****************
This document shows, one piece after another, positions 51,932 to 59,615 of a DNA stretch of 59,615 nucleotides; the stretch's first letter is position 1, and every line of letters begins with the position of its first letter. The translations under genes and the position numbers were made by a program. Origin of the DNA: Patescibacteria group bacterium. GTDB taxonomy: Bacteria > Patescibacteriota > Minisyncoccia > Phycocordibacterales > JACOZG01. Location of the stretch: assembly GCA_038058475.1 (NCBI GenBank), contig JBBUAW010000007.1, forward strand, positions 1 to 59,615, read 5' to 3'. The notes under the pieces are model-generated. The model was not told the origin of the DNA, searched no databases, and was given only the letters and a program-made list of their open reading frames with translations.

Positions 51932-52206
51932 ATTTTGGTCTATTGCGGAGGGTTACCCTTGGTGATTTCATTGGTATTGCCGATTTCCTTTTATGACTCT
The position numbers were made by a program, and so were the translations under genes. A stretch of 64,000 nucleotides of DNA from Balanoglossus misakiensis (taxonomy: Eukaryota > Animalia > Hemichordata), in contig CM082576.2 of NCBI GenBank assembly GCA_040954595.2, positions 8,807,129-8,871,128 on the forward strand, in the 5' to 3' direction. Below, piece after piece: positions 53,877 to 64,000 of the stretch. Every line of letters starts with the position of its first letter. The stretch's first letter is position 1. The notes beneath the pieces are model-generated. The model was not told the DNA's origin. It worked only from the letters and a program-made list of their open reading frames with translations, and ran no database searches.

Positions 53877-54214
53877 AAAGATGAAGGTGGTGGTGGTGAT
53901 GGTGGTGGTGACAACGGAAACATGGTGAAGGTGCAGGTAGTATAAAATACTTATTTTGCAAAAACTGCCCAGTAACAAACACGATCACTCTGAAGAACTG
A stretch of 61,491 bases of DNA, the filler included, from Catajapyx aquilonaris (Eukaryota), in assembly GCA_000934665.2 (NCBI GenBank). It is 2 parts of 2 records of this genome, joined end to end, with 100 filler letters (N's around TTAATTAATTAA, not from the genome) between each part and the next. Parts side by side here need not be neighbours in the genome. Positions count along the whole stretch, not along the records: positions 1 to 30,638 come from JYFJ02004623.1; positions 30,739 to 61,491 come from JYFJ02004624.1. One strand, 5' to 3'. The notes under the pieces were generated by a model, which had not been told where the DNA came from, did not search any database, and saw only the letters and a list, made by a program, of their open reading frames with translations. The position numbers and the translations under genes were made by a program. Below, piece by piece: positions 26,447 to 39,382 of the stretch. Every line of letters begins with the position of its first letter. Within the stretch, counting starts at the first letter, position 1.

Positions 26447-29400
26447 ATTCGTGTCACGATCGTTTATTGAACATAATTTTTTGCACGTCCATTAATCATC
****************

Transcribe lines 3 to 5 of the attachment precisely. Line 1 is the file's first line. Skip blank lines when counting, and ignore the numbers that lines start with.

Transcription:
51932 ATTTTGGTCTATTGCGGAGGGTTACCCTTGGTGATTTCATTGGTATTGCCGATTTCCTTTTATGACTCT
The position numbers were made by a program, and so were the translations under genes. A stretch of 64,000 nucleotides of DNA from Balanoglossus misakiensis (taxonomy: Eukaryota > Animalia > Hemichordata), in contig CM082576.2 of NCBI GenBank assembly GCA_040954595.2, positions 8,807,129-8,871,128 on the forward strand, in the 5' to 3' direction. Below, piece after piece: positions 53,877 to 64,000 of the stretch. Every line of letters starts with the position of its first letter. The stretch's first letter is position 1. The notes beneath the pieces are model-generated. The model was not told the DNA's origin. It worked only from the letters and a program-made list of their open reading frames with translations, and ran no database searches.

Positions 53877-54214